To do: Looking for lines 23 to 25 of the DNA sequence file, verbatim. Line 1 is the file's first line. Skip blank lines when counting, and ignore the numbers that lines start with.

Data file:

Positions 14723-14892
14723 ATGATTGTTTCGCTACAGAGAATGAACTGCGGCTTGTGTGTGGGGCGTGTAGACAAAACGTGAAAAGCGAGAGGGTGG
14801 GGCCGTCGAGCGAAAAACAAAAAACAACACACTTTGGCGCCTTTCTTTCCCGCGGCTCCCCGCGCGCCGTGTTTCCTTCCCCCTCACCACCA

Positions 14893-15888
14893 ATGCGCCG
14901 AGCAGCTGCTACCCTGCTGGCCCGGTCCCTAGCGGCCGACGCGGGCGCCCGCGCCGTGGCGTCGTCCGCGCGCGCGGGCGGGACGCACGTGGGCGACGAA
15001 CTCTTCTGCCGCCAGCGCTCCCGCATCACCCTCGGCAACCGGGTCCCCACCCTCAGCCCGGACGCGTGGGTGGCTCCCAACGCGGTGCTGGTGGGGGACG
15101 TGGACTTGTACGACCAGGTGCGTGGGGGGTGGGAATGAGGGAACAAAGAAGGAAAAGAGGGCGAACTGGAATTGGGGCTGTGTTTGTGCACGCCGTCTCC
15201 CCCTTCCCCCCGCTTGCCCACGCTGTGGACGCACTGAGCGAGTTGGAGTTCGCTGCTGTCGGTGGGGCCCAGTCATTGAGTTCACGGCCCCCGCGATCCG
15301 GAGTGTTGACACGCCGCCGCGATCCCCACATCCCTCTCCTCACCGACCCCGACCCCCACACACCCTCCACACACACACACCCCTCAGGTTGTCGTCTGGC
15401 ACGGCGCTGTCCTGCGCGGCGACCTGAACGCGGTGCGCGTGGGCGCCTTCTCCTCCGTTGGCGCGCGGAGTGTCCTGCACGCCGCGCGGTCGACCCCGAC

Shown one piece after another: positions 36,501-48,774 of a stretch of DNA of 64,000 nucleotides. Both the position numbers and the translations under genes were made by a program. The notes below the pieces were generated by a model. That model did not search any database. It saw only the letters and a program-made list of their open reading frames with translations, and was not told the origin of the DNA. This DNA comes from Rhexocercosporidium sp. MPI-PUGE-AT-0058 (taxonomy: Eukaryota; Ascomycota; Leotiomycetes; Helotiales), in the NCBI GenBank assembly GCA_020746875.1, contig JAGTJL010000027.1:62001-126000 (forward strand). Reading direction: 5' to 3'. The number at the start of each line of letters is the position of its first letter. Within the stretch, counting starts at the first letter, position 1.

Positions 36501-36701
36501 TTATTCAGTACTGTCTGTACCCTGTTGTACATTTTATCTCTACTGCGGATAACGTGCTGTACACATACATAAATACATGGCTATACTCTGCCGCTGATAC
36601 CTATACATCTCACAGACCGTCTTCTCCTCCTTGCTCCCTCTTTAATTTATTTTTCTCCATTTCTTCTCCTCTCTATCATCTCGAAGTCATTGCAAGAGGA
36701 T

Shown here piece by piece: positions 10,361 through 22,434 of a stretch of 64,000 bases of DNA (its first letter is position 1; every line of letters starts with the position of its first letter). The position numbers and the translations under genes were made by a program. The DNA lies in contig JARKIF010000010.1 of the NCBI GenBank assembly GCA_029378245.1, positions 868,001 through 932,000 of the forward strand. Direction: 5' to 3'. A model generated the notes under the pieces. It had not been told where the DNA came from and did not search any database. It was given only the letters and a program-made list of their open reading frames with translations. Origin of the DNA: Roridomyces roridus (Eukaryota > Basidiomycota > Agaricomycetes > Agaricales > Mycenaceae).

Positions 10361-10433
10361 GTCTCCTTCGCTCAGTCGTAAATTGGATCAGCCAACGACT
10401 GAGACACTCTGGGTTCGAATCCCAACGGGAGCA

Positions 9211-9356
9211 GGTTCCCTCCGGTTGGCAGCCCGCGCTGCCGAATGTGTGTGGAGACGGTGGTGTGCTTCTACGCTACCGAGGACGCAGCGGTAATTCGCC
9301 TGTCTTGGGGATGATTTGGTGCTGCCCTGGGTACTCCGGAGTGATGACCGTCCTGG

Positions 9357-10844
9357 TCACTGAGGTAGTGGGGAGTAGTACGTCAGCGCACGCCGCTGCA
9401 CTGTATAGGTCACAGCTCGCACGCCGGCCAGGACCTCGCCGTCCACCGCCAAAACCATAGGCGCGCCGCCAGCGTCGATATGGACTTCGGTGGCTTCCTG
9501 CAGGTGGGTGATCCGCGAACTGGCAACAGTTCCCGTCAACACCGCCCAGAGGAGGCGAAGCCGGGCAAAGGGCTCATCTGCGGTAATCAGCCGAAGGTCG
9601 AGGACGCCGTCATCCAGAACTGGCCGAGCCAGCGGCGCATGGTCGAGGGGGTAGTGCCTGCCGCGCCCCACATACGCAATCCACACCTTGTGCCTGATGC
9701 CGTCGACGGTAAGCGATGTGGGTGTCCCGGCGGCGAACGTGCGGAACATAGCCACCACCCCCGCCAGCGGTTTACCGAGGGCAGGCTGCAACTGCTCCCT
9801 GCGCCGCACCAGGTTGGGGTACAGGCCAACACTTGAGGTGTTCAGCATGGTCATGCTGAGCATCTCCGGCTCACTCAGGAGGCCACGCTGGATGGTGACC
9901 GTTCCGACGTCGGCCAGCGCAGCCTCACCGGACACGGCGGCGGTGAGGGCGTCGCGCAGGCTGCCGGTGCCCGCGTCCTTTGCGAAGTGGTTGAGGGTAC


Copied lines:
9301 TGTCTTGGGGATGATTTGGTGCTGCCCTGGGTACTCCGGAGTGATGACCGTCCTGG

Positions 9357-10844
9357 TCACTGAGGTAGTGGGGAGTAGTACGTCAGCGCACGCCGCTGCA